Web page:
Johnson County had another triple-digit increase in its number of COVID-19 cases on Tuesday, with the Iowa Department of Public Health reporting 138 residents had tested positive for the virus during the 24-hour period ending at 10 a.m. The department’s official 14-day average daily positivity rate for Johnson County increased to 23.4 percent on Tuesday.
Statewide the surge in cases continued with IDPH reporting another 684 Iowans had tested positive for COVID-19 between 10 a.m. on Monday and 10 a.m. on Tuesday. The new cases include 27 residents of Linn County.
A resident of Linn County was among the nine new deaths from the virus IDPH disclosed during that time period. The state’s COVID-19 death toll stood at 1,121 as of 10 a.m. on Tuesday.
The latest weekly report from the White House Coronavirus Task Force, published on Sunday, said Iowa was the state with the fastest growing number of COVID-19 cases per capita. In the previous week’s report, Iowa was ranked ninth.
The report, which the Des Moines Register obtained from IDPH, listed 10 metro areas and 26 counties as being in the Red Zone. Those are areas that “reported both new cases above 100 per 100,000 population, and lab test positivity result above 10%” during the last week. Iowa City was one of the metro areas and Johnson was one of the counties in the Red Zone.
“Community transmission continues to be high in rural and urban counties across Iowa, with increasing transmission in the major university towns,” the report said. “Mask mandates across the state must be in place to decrease transmission.”
Gov. Kim Reynolds has consistently dismissed calls for mask mandates, whether from the White House Coronavirus Task Force or groups of medial professionals in Iowa. The governor has said mask mandates are impractical and that she would rather trust Iowans to do the right thing for themselves and their families during the pandemic.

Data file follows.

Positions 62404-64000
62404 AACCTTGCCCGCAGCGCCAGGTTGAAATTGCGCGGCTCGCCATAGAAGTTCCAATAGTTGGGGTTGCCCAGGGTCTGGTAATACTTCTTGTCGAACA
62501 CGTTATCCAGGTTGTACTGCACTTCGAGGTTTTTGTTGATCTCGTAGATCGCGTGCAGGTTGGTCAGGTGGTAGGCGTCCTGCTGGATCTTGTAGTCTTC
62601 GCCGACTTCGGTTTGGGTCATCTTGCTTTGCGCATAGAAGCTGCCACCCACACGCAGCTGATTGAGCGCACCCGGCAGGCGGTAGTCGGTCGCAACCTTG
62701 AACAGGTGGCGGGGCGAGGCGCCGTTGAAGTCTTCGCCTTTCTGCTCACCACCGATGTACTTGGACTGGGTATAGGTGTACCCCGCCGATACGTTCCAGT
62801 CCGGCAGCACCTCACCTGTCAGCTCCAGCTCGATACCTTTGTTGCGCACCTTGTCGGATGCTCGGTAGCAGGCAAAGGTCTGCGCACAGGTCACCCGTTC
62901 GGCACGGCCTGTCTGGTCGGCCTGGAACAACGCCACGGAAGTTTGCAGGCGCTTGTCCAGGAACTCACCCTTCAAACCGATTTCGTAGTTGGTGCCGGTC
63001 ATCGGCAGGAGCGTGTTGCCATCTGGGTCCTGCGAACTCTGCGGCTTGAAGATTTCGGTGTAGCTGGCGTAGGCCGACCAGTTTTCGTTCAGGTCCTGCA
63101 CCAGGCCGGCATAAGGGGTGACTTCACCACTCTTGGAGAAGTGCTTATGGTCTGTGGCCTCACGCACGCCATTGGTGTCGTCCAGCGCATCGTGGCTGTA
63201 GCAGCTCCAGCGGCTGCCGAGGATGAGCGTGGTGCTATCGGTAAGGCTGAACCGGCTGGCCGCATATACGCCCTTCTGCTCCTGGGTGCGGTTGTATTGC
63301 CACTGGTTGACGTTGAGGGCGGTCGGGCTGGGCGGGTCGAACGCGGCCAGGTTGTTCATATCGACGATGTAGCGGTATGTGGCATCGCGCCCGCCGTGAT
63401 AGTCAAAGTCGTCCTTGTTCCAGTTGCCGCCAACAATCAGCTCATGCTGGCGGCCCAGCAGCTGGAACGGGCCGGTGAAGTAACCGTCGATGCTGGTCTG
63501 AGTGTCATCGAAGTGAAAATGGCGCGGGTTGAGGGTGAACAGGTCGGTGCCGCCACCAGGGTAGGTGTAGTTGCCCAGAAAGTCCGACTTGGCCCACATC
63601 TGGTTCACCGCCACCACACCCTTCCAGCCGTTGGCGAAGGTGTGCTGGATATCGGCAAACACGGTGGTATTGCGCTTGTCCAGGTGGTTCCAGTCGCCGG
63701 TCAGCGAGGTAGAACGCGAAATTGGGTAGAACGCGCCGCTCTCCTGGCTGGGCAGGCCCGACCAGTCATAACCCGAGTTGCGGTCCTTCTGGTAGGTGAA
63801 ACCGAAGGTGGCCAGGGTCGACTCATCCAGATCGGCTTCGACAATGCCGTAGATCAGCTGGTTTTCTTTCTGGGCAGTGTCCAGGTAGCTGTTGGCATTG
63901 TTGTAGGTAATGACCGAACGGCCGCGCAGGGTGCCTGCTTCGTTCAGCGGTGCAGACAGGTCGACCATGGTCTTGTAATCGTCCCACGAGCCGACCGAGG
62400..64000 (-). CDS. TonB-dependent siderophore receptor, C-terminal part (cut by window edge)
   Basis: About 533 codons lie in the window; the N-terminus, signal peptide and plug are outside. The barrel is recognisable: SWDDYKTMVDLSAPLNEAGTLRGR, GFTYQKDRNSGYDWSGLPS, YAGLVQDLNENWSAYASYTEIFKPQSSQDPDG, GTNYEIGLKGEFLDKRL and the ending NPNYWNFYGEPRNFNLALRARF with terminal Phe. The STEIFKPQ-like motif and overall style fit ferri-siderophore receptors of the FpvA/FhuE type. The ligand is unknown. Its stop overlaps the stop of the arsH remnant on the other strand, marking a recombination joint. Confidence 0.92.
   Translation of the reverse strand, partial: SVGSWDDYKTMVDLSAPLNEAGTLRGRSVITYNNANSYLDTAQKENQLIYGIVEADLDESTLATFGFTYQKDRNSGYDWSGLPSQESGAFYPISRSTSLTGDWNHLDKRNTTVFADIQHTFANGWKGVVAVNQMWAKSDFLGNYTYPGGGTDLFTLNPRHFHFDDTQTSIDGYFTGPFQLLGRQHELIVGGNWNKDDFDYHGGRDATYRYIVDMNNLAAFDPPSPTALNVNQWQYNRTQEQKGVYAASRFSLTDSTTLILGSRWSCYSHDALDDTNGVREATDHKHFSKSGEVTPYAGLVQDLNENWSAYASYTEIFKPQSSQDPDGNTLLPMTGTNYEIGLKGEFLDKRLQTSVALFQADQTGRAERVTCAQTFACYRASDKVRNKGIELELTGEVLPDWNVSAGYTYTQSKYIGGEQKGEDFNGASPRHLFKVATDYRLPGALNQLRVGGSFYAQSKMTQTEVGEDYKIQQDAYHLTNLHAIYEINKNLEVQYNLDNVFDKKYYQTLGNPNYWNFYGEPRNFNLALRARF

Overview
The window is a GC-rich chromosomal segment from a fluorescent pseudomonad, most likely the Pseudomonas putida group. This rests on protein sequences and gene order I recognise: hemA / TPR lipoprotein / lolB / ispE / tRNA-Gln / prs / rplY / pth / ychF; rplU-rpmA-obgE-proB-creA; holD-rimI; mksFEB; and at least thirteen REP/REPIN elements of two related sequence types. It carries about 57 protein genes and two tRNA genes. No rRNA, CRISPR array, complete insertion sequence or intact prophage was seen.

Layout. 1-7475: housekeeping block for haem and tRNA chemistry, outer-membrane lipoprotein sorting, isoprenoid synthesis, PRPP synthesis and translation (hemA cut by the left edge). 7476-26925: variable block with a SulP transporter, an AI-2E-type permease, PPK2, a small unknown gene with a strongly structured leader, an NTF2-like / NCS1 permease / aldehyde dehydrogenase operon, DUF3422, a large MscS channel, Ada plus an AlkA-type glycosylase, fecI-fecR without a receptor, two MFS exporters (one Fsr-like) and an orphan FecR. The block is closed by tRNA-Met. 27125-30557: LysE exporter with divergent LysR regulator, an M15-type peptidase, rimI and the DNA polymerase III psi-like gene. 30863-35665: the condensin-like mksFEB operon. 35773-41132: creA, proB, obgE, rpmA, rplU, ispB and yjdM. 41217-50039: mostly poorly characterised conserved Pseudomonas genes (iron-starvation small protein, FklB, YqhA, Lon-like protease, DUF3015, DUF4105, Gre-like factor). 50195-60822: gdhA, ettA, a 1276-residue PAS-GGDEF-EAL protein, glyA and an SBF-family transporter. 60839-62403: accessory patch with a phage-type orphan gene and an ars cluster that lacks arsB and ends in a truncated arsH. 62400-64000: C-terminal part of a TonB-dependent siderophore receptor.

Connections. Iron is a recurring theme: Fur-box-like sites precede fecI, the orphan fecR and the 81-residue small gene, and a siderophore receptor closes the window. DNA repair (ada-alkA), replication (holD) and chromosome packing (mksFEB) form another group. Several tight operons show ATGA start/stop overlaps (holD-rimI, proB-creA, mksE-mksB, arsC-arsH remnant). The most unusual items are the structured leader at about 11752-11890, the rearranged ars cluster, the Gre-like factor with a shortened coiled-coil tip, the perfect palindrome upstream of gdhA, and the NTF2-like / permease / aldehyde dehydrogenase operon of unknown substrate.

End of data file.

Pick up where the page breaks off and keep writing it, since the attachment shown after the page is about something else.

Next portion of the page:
The report also had a series of actions public officials should implement in Red Zone areas.
• Close bars and gyms, and create outdoor dining opportunities with pedestrian areas
• Limit social gatherings to 10 people or fewer
• Institute routine weekly testing of all workers in assisted living and long-term care facilities. Require masks for all staff and prohibit visitors
• Ensure that all business retailers and personal services require masks and can safely social distance
• Increase messaging on the risk of serious disease for individuals in all age groups with preexisting obesity, hypertension, and diabetes mellitus, and recommend to shelter in place
• Work with local community groups to provide targeted, tailored messaging to communities with high case rates, and increase community level testing
• Recruit more contact tracers as community outreach workers to ensure all cases are contacted and all positive households are individually tested within 24 hours
• Provide isolation facilities outside of households if COVID-positive individuals can’t quarantine successfully
Iowa City has taken steps to make outdoor dining easier for restaurants, and last month the Johnson County Public Health Department announced it was increasing its number of contact tracers from 27 to 50, as well as hiring a third full-time disease prevention specialist.
Both Iowa City and Johnson County have implemented mask mandates, although Reynolds insists no local government has the authority to do so. Iowa City’s mask mandate prohibits businesses from allowing customers not wearing face coverings from entering their premises.
It is up to the governor to order businesses to close or to limit the size of social gathering. Last week, Reynolds ordered bars to close in six Iowa counties, including Johnson and Linn, although by then cases had already begun to spike. The governor lifted the restriction on the size of social gatherings in early June, although people at gatherings of more than 10 are supposed to maintain six feet of social distancing.
As she has with calls for mask mandates, Reynolds has consistently rejected calls for mandatory weekly COVID-19 testing in long-term care facilities.
The governor’s office had not responded to reporters seeking comment on the new report from the task force.